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US approach toward N. Korea leaves doors open to dialogue: Austin

US Defense Secretary Lloyd Austin is seen speaking at the International Institute for Strategic Studies Fullerton Lecture in Singapore on Tuesday, in this AFP photo. (AFP-Yonhap)
US Defense Secretary Lloyd Austin is seen speaking at the International Institute for Strategic Studies Fullerton Lecture in Singapore on Tuesday, in this AFP photo. (AFP-Yonhap)
WASHINGTON -- The United States continues to take a practical approach toward North Korea that leaves open the door for dialogue, US Defense Secretary Lloyd Austin said Tuesday.

The US defense chief made the remark as North Korea reopened its direct communication lines with South Korea in an apparent move to improve its relations with Seoul that many believe may also lead to a resumption of dialogue with the United States.

"And we're taking a calibrated, practical approach that leaves the door open to diplomacy with North Korea ... even while we maintain our readiness to deter aggression and to uphold our treaty commitments and the will of the Security Council," Austin said at the International Institute for Strategic Studies Fullerton Lecture in Singapore, according to a transcript of his speech released by the Pentagon.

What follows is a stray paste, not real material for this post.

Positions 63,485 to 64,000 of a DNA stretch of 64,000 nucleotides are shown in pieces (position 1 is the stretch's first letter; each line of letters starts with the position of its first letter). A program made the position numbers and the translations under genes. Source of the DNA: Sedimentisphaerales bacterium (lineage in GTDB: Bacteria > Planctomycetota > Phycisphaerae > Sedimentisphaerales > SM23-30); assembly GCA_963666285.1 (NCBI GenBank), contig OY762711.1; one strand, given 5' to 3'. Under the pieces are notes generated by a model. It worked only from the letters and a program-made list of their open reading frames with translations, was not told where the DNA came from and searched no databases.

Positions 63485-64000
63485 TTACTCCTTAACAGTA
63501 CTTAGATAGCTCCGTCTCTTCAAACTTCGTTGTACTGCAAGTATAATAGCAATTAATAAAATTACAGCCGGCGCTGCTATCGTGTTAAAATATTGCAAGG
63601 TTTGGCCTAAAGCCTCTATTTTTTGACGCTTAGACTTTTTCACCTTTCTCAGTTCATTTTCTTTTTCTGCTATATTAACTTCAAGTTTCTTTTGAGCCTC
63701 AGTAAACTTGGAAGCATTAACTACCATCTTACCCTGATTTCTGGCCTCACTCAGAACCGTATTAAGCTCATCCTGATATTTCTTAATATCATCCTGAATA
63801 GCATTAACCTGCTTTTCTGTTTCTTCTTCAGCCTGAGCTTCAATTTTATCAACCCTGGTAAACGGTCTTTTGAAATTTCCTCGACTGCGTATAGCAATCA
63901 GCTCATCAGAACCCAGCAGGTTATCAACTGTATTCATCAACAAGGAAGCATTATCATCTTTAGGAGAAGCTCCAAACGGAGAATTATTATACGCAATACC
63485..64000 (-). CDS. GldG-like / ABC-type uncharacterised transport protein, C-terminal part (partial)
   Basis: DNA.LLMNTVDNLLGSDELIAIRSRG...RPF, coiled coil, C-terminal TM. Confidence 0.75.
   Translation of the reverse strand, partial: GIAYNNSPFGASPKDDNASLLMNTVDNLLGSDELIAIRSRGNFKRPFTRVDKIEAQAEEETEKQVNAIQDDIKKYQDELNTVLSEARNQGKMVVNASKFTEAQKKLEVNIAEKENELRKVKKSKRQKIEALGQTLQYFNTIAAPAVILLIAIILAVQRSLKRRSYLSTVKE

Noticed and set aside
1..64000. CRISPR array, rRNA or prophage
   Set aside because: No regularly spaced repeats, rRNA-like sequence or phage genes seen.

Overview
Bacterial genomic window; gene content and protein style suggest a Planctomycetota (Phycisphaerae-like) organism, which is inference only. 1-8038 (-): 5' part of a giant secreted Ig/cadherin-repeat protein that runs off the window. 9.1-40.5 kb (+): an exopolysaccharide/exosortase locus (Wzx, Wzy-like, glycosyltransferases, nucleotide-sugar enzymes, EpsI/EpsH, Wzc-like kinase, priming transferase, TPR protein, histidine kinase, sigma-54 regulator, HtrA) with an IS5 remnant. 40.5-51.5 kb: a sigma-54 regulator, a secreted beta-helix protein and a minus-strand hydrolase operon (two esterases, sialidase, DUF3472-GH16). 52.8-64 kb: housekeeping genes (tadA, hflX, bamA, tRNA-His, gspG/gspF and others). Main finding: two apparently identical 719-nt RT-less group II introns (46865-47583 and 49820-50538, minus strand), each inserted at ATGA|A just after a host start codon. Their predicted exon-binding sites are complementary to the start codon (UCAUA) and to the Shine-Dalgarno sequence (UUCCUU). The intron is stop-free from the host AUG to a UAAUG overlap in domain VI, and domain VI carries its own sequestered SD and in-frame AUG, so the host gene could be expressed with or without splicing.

The defense secretary is on a three-nation Asia trip that will later take him to Vietnam and the Philippines.

North Korea reactivated its communication lines with South Korea on Tuesday (Seoul time), including a military hotline, which it unilaterally severed in June 2020 to protest anti-Pyongyang propaganda leaflets from South Korea.

The North's official Korean Central News Agency said the reopening of the communication lines will have "positive effects" on the improvement of inter-Korean relations, also noting the leaders of the divided Koreas have exchanged several personal letters in recent days.

Austin underscored the need to maintain pressure on North Korea.

"We're also taking a leading role again at the UN Security Council. That includes enforcing its critical resolutions about nuclear dangers on the Korean Peninsula," he said.

North Korea has stayed away from denuclearization talks with the United States since early 2019. It has also remained unresponsive to US outreaches made since President Joe Biden took office in January. (Yonhap)

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